Center for the Performing Arts Unveils 2012-2013 Season
Every year, the Center for the Performing Arts brings some of the best acts in theatre, dance, and music to State College, for relatively affordable prices. Now, their 2012-2013 season has been announced. Here are some of the highlights:
The season kicks off with a joint concert from New Orleans’ Preservation Hall Jazz Band and the Appalachian-based Del McCoury Band, playing American classics from across the country. It’ll be interesting to see the mix between the two styles, and the concert promises soul, New Orleans standards, and bluegrass.
What the Folk
A sequel to a highlight from 2006, “The Banjo Summit 2” brings friend of the Center Béla Fleck, Tony Trischka, and four other banjo masters to explore the instrument, both through conventional and unexpected ways. “A Leahy Family Christmas” will take the stage in November, and American folk singer Kathy Mattea will come to Eisenhower in February.
For Broadway Fans
It’s always great to get a taste of New York in Central Pennsylvania, and this season’s touring Broadway shows are definitely a good reason to start getting excited for next year. The Addams Family, Hair, and Tap Dogs will take to the stage, with February’s performance being The Addams Family’s Centre County premiere.
A Classical Season
This season, the Center is giving special attention to its classical music concerts. Among the eight performances are a Penn State residency and performance of Mozart’s The Magic Flute by Canadian ensemble Opera Atelier, the Kalichstein-Laredo-Robinson Trio performing a new André Previn composition, and the Tafelmusik Baroque Orchestra.
Some Cool Jazz
If classical isn’t your thing, the Center’s jazz programming spans many countries and styles. Bassist Ron Carter, who has performed with artists from Miles Davis to A Tribe Called Quest, brings his ensemble The Ron Carter Trio in November. In February, Live at Birdland features the Birdland Big Band, directed by Tommy Igoe. In April, jazz musicians Stefon Harris (vibraphone), David Sanchez (saxophone), and Nicholas Payton (trumpet) will tour playing songs from their album Ninety Miles. As a former vibraphonist, I’m excited.
The Pilobolus Dance Theatre returns to Penn State for the first time in 22 years to show off its inventive and athletic choreography. Les Grands Ballets Canadiens de Montréal will present Italian Evening, and award-winning choreographer Doug Varone brings his dance troupe in October. Donka: A Letter to Chekov by Company Finzi Pasca will interpret the author’s works through clowning, juggling, and acrobatics.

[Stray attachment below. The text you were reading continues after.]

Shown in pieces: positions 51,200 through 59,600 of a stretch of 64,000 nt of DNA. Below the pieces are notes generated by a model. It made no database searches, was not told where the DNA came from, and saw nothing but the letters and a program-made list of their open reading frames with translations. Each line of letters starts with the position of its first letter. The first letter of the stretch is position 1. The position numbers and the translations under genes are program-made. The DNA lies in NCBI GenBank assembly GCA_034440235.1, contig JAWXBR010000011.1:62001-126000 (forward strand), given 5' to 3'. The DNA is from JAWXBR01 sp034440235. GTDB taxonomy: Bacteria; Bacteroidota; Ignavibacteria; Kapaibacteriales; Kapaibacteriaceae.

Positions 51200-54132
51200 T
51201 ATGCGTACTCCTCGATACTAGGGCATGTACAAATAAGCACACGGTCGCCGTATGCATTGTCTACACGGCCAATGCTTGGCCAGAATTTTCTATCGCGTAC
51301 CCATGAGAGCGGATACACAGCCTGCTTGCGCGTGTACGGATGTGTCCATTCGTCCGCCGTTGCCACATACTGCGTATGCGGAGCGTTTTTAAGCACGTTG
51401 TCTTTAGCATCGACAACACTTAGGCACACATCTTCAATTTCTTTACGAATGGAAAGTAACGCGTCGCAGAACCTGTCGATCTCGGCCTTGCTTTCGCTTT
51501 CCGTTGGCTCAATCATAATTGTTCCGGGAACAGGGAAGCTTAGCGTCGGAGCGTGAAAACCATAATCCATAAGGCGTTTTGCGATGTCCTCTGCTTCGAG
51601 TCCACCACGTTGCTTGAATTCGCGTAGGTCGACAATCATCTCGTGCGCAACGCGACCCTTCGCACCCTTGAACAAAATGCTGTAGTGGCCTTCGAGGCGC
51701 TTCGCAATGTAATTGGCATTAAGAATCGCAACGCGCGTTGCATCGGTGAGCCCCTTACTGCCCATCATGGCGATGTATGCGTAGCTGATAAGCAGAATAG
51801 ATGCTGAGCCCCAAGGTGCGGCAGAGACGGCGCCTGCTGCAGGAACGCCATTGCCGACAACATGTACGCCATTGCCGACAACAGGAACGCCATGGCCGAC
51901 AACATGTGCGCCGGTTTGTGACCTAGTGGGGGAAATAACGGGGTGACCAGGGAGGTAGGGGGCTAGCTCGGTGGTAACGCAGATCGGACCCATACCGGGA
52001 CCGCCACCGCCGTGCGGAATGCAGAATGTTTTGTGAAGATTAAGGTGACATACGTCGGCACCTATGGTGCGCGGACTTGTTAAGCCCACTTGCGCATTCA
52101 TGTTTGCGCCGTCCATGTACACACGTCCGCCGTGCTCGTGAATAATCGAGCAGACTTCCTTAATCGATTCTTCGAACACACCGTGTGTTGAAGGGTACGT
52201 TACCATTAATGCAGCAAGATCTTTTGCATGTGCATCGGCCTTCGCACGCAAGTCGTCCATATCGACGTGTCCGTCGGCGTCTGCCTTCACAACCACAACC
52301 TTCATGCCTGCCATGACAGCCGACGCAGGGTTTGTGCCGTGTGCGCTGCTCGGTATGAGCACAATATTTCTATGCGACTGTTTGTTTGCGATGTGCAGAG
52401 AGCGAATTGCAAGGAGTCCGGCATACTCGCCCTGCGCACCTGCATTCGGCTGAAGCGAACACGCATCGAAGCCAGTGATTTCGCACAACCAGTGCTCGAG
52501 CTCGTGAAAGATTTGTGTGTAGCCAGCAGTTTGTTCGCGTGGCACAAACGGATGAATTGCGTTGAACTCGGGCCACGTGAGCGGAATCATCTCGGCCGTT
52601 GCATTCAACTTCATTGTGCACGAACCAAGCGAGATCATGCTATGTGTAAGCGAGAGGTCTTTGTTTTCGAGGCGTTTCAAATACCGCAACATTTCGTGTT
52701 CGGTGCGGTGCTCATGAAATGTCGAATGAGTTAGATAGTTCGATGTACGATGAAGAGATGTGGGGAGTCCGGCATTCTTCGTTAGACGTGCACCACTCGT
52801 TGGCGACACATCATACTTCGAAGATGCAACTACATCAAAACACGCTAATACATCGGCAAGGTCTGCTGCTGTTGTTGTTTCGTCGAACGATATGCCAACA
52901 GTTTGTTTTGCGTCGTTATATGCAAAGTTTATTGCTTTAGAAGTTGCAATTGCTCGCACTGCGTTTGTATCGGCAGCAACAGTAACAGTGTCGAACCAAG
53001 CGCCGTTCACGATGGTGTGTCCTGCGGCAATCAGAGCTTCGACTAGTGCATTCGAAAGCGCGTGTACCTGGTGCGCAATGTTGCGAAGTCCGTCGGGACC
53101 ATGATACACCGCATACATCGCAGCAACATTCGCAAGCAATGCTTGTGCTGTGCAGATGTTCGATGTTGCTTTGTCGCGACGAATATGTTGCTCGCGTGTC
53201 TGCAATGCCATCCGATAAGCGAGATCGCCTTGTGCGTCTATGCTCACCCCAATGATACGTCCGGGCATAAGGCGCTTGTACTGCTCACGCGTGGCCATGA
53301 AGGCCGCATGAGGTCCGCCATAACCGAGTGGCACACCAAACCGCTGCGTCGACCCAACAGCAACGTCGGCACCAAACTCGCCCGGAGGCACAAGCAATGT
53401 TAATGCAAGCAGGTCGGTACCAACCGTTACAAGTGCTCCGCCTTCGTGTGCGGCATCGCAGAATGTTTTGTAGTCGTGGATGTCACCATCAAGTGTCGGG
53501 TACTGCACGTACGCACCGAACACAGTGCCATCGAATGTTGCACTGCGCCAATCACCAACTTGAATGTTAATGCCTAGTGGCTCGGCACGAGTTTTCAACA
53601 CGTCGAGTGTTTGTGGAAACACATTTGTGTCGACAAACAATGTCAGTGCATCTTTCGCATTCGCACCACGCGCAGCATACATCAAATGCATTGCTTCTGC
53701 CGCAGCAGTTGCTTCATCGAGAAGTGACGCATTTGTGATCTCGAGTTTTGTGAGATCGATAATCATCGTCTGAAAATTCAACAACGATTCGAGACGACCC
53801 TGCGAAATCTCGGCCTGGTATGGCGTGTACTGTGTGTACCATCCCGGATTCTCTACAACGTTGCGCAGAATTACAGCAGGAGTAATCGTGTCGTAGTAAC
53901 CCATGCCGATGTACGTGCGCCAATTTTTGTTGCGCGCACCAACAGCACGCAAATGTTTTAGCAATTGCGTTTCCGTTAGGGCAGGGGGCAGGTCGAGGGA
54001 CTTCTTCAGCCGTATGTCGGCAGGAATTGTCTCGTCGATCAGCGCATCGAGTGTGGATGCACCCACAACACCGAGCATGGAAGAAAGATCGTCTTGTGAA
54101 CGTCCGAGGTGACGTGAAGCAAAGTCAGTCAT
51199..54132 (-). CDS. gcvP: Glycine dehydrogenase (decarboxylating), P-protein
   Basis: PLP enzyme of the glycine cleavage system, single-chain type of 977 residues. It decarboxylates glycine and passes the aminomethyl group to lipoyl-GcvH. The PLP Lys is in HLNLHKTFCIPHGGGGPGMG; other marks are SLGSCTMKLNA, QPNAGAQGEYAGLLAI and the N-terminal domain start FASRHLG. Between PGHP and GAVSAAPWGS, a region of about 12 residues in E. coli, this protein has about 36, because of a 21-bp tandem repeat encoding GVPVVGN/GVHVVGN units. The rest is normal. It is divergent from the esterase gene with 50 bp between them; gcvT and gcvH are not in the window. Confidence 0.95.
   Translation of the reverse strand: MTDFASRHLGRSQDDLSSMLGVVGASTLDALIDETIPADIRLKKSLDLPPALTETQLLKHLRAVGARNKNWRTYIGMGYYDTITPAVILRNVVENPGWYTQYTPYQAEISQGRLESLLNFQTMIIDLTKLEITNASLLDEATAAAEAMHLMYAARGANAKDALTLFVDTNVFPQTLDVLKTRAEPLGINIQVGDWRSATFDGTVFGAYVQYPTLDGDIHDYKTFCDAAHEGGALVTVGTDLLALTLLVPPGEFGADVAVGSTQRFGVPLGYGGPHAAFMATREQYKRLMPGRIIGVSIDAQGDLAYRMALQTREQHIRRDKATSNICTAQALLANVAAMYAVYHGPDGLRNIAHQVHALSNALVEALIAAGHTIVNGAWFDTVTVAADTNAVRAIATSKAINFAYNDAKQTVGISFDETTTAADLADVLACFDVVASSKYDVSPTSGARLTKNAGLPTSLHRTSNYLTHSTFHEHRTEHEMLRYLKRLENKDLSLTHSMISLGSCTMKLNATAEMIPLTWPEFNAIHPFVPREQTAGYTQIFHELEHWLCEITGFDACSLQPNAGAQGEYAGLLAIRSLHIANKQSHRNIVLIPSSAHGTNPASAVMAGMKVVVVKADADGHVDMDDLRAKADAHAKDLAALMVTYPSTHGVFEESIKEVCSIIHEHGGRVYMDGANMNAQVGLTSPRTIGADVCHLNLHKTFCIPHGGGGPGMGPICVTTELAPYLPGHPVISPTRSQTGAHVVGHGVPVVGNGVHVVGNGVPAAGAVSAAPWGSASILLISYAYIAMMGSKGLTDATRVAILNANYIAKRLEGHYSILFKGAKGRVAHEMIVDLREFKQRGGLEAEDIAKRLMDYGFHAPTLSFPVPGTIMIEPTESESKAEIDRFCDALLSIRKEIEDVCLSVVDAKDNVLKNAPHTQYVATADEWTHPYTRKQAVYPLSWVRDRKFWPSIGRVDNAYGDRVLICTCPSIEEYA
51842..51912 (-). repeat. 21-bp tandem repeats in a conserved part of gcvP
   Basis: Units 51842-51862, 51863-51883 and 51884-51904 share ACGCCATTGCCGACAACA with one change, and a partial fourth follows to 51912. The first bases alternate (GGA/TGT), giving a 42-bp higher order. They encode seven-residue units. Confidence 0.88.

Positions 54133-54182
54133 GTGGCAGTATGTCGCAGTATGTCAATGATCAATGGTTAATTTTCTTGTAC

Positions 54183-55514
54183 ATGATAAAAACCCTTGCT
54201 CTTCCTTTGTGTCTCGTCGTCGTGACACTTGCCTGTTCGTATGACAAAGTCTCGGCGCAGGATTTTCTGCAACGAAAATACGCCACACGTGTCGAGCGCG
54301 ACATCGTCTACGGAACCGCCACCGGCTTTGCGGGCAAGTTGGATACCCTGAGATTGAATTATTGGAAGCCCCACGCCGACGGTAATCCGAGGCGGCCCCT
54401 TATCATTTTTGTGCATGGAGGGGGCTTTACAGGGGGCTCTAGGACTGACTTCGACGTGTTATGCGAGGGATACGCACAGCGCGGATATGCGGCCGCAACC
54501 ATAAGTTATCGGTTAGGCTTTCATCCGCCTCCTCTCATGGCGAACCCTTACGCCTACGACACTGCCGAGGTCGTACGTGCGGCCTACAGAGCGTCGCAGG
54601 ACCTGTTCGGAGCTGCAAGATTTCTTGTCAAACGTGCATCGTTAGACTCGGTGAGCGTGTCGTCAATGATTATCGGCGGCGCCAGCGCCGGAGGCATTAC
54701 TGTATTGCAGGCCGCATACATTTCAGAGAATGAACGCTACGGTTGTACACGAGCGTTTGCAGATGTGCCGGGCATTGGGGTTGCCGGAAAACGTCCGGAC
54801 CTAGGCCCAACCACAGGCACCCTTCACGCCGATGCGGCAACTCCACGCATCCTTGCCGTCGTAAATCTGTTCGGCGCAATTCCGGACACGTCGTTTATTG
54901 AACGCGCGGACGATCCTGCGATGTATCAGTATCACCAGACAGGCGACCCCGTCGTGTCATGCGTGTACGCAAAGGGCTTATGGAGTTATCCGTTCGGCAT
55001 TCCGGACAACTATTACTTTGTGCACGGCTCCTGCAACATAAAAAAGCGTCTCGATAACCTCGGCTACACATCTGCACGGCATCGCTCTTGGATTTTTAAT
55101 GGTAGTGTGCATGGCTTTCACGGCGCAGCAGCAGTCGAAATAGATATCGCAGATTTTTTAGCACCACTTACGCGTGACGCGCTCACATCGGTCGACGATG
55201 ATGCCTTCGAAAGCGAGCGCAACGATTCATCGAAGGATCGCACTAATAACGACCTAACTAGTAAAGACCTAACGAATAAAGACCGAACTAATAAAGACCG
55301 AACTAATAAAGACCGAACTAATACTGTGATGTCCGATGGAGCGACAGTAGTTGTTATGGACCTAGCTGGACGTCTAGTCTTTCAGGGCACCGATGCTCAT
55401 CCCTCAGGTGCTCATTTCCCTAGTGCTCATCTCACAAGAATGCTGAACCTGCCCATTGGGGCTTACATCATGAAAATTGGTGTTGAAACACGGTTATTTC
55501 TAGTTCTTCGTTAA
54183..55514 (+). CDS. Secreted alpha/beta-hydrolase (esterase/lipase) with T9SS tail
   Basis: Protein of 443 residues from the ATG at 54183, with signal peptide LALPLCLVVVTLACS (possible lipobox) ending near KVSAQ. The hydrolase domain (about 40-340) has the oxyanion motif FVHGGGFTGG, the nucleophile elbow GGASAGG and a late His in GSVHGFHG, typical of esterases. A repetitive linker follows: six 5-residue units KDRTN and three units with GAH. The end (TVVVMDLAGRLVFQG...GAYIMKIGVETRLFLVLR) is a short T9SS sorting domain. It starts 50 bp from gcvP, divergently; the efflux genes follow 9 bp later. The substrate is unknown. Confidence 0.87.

This season’s theater offerings include Shakespearean company Actors From The London Stage performing a minimalist production of comedy The Merchant of Venice, with a small cast and few props. Based on a web project, It Gets Better shows LGBT youth how to respond to bullying, involving the audience, the Gay Men’s Chorus of Los Angeles, and Speak Theater Arts.
Penn State’s own College of Arts and Architecture celebrates its 50th anniversary with a collaboration of its own. The schools of Music and Theatre, in collaboration with the Center, will put on a production of Leonard Bernstein’s Mass, a “provocative exploration of faith in an increasingly secular and noisy world.” In addition, the season will showcase the annual School of Music Mosaic concert and the year-ending Penn State Glee Club’s “Blue and White” Concert.
No matter what your tastes are in the arts, there’s something to look forward to in next year’s schedule. You can view the full line-up at the Center for the Performing Arts’ website here.
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About the Author
The Penn State Thespians are bringing “Young Frankenstein” to Schwab Auditorium for a spooky and comical set of shows.
Remember: Penn State’s made of sunshine, rainbows, football, and good grades.
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